Vector Signal Sources Reach 6.05 GHz

Nov. 19, 2013
This VSG series provides extensive modulation capabilities for testing devices and components with analog and digital modulation formats.
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Signal sources for test-and-measurement purposes must be clean, accurate, and flexible. The SG390 Series of vector signal generators (VSGs) from Stanford Research Systems includes models with top frequencies of 2.025, 4.050, and 6.075 GHz. Each boasts excellent spectral purity and is capable of producing output signals with analog and vector in-phase/quadrature (I/Q) modulation. Thus, they can precisely replicate the types of modulated signals found in modern communications systems.

The SG390 Series of VSGs (see figure) includes model SG392, with output-power range of -110 to +16.5 dBm from 950 kHz to 2.025 GHz; model SG394, with output-power range of -110 to +16.5 dBm from 950 kHz to 4.050 GHz; and model SG396, with output-power range of -110 to +16.5 dBm from 950 kHz to 6.075 GHz. All three models also provide a BNC output port for signals from DC to 62.5 MHz, with harmonic and spurious levels controlled to -40 and -75 dBc, respectively, for those low-frequency output signals. All three VSGs offer 1 μHz frequency resolution at any frequency, with better than 8 ms switching speed to within 1 ppm of a tuned frequency.

The highest-frequency unit in the SG390 Series of vector signal generators is model SG396, with frequency range of DC to 6.075 GHz.

Standard models are equipped with an oven-controlled crystal oscillator (OCXO) timebase with aging rate of better than ±0.05 ppm/year. When greater precision is needed, the signal sources are available with an oven-controlled rubidium timebase with aging rate of better than ±0.001 ppm/year, as Option 04. Each unit also includes an input port for a 10-MHz external timebase.

The VSGs are based on a frequency synthesis technique the company has named Rational Approximation Frequency Synthesis (RAFS). The approach employs small integer divisors in a conventional phase-locked-loop (PLL) source circuit to synthesize a signal close (about ±100 ppm) to the desired frequency, using the PLL’s reference oscillator for stability. The PLL uses the voltage-controlled OCXO which is phase locked to a dithered direct-digital synthesizer (DDS), and is adjusted so that the PLL can generate the exact required frequency.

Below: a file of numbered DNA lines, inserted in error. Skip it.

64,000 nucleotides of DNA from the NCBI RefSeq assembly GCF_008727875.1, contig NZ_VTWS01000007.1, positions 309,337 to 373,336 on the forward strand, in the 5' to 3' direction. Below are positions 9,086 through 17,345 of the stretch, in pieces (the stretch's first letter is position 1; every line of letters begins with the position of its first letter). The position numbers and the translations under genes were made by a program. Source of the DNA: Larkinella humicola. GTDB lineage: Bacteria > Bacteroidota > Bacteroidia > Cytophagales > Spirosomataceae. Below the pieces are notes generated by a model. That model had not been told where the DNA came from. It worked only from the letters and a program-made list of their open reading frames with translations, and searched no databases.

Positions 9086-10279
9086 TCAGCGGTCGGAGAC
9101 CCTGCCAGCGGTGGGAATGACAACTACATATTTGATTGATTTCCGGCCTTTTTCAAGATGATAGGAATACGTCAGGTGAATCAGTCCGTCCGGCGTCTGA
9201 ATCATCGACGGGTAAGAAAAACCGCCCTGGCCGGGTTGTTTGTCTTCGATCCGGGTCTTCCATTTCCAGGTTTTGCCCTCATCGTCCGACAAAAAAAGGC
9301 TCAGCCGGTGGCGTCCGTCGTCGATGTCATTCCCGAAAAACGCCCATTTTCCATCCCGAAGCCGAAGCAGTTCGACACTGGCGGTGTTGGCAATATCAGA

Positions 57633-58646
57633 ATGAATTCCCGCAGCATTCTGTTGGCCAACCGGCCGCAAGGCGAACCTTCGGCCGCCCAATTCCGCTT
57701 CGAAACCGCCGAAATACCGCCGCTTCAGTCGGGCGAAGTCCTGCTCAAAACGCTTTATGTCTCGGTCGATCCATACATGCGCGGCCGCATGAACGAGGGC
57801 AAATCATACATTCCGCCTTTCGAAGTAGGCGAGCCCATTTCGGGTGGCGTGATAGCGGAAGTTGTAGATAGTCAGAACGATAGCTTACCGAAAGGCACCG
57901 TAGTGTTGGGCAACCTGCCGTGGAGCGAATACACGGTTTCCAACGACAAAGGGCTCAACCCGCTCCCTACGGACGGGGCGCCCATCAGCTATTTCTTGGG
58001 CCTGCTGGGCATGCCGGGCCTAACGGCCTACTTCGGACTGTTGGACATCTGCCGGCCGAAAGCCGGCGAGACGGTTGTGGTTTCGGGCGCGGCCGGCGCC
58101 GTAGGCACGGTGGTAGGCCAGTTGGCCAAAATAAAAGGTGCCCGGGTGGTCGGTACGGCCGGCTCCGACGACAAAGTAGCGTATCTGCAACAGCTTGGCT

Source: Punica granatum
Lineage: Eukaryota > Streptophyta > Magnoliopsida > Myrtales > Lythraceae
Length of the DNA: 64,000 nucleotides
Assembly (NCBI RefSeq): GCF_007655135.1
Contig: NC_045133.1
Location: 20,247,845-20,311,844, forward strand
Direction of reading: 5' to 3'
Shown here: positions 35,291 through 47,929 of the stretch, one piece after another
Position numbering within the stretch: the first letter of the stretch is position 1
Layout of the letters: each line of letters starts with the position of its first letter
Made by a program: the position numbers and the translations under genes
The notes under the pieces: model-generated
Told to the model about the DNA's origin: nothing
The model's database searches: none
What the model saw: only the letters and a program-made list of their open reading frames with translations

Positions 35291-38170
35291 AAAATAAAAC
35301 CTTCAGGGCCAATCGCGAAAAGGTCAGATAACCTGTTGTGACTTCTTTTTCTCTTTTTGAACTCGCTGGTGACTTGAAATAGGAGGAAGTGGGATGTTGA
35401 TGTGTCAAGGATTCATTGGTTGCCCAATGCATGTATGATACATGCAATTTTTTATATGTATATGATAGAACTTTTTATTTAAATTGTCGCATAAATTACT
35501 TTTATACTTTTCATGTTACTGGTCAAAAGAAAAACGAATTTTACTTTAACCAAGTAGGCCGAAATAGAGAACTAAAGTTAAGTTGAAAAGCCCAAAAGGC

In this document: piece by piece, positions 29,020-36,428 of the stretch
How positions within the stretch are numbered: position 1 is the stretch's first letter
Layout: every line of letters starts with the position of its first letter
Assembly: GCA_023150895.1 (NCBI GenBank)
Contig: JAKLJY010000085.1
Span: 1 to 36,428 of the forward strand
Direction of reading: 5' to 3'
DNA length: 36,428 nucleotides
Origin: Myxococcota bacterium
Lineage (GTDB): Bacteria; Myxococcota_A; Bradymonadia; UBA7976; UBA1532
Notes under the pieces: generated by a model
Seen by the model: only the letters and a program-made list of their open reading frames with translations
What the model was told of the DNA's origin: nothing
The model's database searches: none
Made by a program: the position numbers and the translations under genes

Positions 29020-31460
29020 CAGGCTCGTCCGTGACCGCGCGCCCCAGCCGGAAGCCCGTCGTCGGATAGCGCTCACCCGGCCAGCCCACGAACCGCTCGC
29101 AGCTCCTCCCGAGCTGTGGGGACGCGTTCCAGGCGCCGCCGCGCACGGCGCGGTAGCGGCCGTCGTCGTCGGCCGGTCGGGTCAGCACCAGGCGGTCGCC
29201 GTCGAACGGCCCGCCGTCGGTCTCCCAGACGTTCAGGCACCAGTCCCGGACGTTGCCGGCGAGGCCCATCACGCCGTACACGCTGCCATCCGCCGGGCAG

Of course, the true power of the SG390 Series VSGs lies in their modulation capabilities, and these frequency-agile test-signal sources can produce amplitude modulation (AM), frequency modulation (FM), phase modulation, and pulse modulation, using an internal modulation source as well as a coaxial input port for an external modulation source. For simplicity, the VSGs provide presets for many standard modulated signals, including for GSM, EDGE, W-CDMA, NADC, DECT, and numerous other wireless communications standards.

The VSGs produce vector signal generation for carriers from 400 MHz to 6.075 GHz using a dual arbitrary waveform generator (AWG). These baseband signals are modulated onto the higher-frequency RF/microwave output signals by standard I/Q techniques within each VSG. The modulation generators can produce a wide range of vector modulation formats, including amplitude-shift-keying (ASK), frequency-shift-keying (FSK), quadrature-phase-shift-keying (QPSK), 8-state phase-shift-keying (8PSK), 8-state vestigial-sideband-modulation (8VSB), and 16-state-vestigial-sideband-modulation (16VSB) formats.

The VSGs can accomplish continuous sweeps from DC to 62.5 MHz, and sweeps across greater than octave ranges at higher frequencies. They incorporate support for all the standard pulse-shaping filters used in digital communications, including raised-cosine, root-raised-cosine, Gaussian, rectangular, and triangular filters. These test signal sources also allow for controlled injection of additive white Gaussian noise (AWGN) into the signal path.

As impressive as the modulation capabilities of these sources, they are also high-performance signal generators, with typical phase noise of -80 dBc/Hz offset 10 Hz from the carrier, -102 dBc/Hz offset 1 kHz from the carrier, and -130 dBc/Hz offset 1 MHz from the carrier. They provide phase control of ±360 deg. maximum phase step with 0.01 deg. phase resolution for DC to 100 MHz, 0.1 deg. resolution for 0.1 to 1.0 GHz, and 1 deg. resolution for 1.0 to 8.1 GHz.

Stanford Research Systems Inc., 1290-D Reamwood Ave., Sunnyvale, CA 94089; (408) 744-9040, FAX: (408) 744-9049.

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About the Author

Jack Browne | Technical Contributor

Jack Browne, Technical Contributor, has worked in technical publishing for over 30 years. He managed the content and production of three technical journals while at the American Institute of Physics, including Medical Physics and the Journal of Vacuum Science & Technology. He has been a Publisher and Editor for Penton Media, started the firm’s Wireless Symposium & Exhibition trade show in 1993, and currently serves as Technical Contributor for that company's Microwaves & RF magazine. Browne, who holds a BS in Mathematics from City College of New York and BA degrees in English and Philosophy from Fordham University, is a member of the IEEE.

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